None of the chips except InferX X1 indicate how much SRAM they have (X1 has 8MB). More SRAM and more DRAM will both help improve the utilization of MACs but at a cost. So the highest throughput/TOPS is not necessarily the best throughput/$: we need to know about how much memory is used which adds to cost.

The table below shows throughput/TOPS for ResNet-50 in descending order of throughput.

Throughput/DRAM: an indicator of how efficiently DRAMs are utilized
Next we look at ResNet-50 throughput/DRAM (the number of DRAMs, not the Gigabits: DRAM is used in inference primarily for bandwidth not for capacity).

The table is sorted in descending throughput/DRAM for ResNet-50.

Throughput/SRAM: an indicator of how efficiently SRAM is utilized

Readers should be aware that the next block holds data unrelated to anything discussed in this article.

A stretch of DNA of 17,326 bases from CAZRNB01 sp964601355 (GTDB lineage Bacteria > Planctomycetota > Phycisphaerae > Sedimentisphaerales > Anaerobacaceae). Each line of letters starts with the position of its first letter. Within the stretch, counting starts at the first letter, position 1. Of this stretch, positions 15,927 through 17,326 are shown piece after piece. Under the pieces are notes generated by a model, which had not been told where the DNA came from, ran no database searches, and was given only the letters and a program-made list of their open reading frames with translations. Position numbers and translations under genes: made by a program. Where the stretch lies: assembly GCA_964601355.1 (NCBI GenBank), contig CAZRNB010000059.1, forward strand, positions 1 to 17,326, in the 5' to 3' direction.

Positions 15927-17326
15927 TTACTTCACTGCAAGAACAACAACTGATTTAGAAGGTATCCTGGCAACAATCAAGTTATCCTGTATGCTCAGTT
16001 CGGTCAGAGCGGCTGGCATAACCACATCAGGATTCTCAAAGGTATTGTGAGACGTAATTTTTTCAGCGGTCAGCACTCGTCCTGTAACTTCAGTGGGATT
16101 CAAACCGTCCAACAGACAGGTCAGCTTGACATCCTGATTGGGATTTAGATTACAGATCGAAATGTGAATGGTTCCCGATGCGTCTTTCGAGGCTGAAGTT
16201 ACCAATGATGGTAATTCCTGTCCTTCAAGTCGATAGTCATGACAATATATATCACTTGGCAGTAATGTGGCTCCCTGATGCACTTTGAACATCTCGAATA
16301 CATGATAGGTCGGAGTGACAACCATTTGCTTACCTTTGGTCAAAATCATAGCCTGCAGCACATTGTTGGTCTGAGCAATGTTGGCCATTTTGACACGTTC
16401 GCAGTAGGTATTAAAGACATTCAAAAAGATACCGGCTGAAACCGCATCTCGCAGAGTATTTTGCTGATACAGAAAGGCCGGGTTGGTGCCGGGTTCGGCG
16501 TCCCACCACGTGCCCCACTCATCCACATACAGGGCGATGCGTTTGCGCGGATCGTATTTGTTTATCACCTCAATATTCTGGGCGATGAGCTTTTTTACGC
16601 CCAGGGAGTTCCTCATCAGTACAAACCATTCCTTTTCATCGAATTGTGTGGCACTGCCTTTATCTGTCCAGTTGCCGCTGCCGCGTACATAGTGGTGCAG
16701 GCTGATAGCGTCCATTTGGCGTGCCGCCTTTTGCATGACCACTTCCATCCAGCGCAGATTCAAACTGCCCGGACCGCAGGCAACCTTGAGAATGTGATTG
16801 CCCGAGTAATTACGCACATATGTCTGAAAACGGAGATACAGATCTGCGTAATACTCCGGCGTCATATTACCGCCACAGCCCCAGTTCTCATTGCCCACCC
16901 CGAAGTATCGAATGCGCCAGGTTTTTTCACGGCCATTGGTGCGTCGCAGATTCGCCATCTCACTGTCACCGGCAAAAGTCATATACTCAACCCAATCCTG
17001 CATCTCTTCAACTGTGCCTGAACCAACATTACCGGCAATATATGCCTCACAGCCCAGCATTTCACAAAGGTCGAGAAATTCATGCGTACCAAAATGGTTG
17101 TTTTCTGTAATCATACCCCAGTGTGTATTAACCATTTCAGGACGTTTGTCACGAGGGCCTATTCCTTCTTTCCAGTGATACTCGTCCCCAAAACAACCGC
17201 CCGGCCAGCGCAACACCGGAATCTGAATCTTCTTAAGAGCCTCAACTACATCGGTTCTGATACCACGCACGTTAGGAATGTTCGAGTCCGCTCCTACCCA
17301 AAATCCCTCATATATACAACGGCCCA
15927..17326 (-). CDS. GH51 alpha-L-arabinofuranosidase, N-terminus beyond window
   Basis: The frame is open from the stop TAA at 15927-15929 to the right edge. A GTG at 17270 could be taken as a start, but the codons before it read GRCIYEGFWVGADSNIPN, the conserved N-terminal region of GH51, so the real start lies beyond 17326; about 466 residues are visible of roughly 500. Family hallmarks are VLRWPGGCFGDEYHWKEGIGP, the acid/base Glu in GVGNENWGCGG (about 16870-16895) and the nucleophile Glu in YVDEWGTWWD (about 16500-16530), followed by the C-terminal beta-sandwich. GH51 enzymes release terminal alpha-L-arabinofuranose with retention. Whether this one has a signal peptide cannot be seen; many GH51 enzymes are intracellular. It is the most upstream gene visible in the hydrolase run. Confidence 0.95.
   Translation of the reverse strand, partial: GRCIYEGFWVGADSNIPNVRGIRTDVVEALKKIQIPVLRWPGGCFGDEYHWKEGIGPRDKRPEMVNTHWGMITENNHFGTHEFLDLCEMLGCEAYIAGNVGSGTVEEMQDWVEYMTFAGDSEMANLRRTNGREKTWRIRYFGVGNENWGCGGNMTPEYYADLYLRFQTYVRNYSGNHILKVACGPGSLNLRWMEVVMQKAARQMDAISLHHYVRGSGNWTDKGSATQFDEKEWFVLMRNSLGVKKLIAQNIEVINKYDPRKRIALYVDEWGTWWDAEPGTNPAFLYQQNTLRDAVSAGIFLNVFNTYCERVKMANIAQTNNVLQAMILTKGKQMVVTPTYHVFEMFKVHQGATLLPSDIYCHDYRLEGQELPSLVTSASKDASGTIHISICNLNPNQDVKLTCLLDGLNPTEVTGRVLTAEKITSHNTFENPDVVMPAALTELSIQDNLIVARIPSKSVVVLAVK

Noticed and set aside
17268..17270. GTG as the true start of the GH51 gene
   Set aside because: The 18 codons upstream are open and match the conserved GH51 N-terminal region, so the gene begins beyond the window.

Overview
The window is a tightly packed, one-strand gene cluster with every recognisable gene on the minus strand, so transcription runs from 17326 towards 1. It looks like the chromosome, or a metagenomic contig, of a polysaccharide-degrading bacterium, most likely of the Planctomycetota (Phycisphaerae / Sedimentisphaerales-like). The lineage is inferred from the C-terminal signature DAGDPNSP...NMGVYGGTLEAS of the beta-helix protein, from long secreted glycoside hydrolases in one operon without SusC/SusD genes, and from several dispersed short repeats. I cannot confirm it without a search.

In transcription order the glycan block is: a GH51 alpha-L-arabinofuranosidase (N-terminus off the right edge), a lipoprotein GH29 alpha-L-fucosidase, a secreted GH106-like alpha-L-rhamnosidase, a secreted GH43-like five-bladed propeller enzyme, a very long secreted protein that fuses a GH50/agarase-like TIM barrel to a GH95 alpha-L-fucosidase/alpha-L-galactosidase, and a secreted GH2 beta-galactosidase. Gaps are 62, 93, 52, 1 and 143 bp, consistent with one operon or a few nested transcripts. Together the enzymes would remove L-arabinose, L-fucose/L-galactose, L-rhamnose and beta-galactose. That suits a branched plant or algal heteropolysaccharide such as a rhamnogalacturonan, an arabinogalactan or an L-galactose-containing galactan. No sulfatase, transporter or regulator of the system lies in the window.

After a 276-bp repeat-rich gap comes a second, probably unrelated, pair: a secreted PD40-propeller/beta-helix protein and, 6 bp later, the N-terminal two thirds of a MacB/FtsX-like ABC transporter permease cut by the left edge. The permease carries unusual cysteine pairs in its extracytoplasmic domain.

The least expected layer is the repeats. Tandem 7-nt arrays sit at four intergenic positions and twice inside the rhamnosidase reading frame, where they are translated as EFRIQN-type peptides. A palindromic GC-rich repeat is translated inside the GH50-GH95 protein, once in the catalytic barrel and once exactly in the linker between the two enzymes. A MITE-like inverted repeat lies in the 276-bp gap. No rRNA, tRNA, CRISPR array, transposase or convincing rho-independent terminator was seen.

SRAM size can be as big or bigger than the area for MACs so knowing SRAM capacity is very important in estimating throughput/$. Unfortunately very few chips provide it: only 2 are in the table below and the SRAM size for Hailo-8 is an estimate by Microprocessor Report.

Estimating Throughput/$ by plotting Throughput/TOPS vs Throughput/DRAM and then Throughput/TOPS vs Throughput/SRAM MB
The highest throughput/$ architectures will be good at throughput/TOPS, throughput/DRAM and throughput/SRAM. The available data is limited but we can draw some conclusions.

We have the most data on TOPS and DRAM — we plot them below for ResNet-50 batch=1 then ResNet-50 batch=10+.

There is also a little data on TOPS and SRAM which is plotted below for ResNet-50 batch=1.

Conclusion: how to use this methodology for your application
Decide which model, image size and batch size is most relevant for your application.

Then ask your vendors to give you their INT8 throughput for that model/image size/batch size AND give you their TOPS, megabytes of on-chip SRAM and number of DRAM used to achieve the throughput. Plotting the results using the approach above will give you insight into the key components of throughput/$ for your application.